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Hok’s HoF ballot

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Who would make it into the Hall of Fame if you were in charge?

Billy Butler chugs around the bases
HoF snub Billy Butler doing what he was known best for.
Photo by Brad Mangin/MLB Photos via Getty Images

Let’s talk about the Hall of Fame, shall we? Everyone does ballots, though. Ballots are, by their very nature, a construct. Not every player who would otherwise be eligible makes it onto the ballot; Billy Butler could have been on this year’s ballot for the first time but will never even have an opportunity for BBWAA writers to choose whether to vote for him. But, even beyond that, each voter is only allowed to select a maximum of 10 candidates to vote for. Why? Arbitrary round numbers! So, instead of doing a ballot, I’m going to go through all 30 players on the ballot and decide whether they deserve to be in the Hall of Fame.

I’m using Baseball Reference’s list and they’ve chosen to sort it by the percentage of ballots that player was chosen on in the previous year and then by bWAR for those who are on the ballot for the first time this year. That seems like an entirely reasonable way to approach this so let’s go. Remember that players can only be on the ballot for a maximum of 10 years, must receive 75% of the votes to be elected to the Hall of Fame, and will be removed from the ballot if they ever receive fewer than 5% of the vote.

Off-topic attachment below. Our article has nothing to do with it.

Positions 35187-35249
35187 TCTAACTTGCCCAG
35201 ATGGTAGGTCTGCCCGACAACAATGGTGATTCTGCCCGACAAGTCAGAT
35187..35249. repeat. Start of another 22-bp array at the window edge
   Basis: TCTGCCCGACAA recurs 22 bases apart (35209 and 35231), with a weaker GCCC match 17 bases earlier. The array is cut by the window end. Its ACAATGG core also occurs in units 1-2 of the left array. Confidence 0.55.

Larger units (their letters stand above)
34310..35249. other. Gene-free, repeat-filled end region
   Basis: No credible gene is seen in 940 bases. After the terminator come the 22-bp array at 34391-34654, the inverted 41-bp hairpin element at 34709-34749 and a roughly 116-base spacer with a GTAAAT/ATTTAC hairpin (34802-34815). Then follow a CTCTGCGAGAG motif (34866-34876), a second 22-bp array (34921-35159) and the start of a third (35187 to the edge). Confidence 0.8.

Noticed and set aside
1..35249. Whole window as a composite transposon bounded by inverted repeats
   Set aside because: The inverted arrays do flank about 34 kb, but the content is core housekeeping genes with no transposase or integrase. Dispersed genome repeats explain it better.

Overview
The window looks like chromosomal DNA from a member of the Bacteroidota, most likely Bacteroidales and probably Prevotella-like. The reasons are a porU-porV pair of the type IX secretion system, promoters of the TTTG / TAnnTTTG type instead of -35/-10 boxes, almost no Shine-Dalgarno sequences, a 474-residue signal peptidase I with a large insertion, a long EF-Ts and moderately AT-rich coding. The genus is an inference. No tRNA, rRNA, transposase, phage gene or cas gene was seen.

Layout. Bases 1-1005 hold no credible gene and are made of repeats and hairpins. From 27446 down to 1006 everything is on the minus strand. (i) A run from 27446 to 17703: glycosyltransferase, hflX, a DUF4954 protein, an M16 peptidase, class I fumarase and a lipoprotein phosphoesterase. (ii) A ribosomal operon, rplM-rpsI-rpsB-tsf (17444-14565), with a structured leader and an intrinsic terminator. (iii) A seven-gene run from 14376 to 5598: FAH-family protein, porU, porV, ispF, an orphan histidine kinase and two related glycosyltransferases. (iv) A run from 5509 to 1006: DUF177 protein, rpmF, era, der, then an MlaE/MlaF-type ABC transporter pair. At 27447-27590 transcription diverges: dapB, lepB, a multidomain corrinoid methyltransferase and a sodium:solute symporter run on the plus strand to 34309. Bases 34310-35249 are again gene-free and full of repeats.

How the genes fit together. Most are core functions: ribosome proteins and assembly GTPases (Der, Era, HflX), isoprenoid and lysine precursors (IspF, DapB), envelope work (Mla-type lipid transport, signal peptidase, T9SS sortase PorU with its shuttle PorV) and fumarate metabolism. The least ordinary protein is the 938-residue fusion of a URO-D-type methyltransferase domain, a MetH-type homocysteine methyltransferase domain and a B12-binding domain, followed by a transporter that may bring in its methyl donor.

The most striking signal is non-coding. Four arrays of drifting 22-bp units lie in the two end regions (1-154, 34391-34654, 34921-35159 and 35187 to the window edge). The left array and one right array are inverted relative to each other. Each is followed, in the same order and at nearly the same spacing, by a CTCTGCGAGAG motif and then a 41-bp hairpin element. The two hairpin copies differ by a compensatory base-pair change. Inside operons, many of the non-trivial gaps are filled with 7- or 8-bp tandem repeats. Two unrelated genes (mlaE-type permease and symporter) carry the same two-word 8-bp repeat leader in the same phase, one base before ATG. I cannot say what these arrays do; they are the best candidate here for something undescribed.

Curt Schilling - Years on Ballot: 10 - Previous %: 71.1%

Already I regret my ordering choice. We’re starting with a pretty controversial guy right here. The thing is, Schilling is an awful human being. There is no need to celebrate an awful human being who happened to be really good at his job in the Hall of Fame.

Verdict: No

Barry Bonds - Years: 10 - Previous %: 61.8%

Another controversial pick! Well, that’s OK. I was never the biggest fan of Barry Bonds. For one thing, I rooted for Mark McGwire to break the home run record so when Bonds broke McGwire’s record a few years later it was disappointing to me. That said, he’s one of the very best to ever play the game. I know people like to take some kind of moral stand about the steroids. However, by now I think we should be able to admit that cheating has existed in baseball since the beginning and that hasn’t stopped. Steroids, greenies, spitballs, spider tack, cameras in centerfield.

Punish guys as you catch them, sure. But it’s not a valid reason to keep them out of the Hall of Fame. Especially since, as we saw this year with Spider Tack, etc., the best players are still unbelievably good even when prevented from cheating. There is certainly a discussion to be had about how the bubble cases may have benefited from cheating in earning roster spots, but it’s not germane to the Hall of Fame discussions and so we’ll save it for another time.

Verdict: Yes

Roger Clemens - Years: 10 - Previous %: 61.6%

Clemens is in much the same spot as Bonds. One of the very best to ever do it, not particularly likable, credibly accused of cheating. Only the first thing matters to me.

Verdict: Yes

Scott Rolen - Years: 5 - Previous %: 52.9%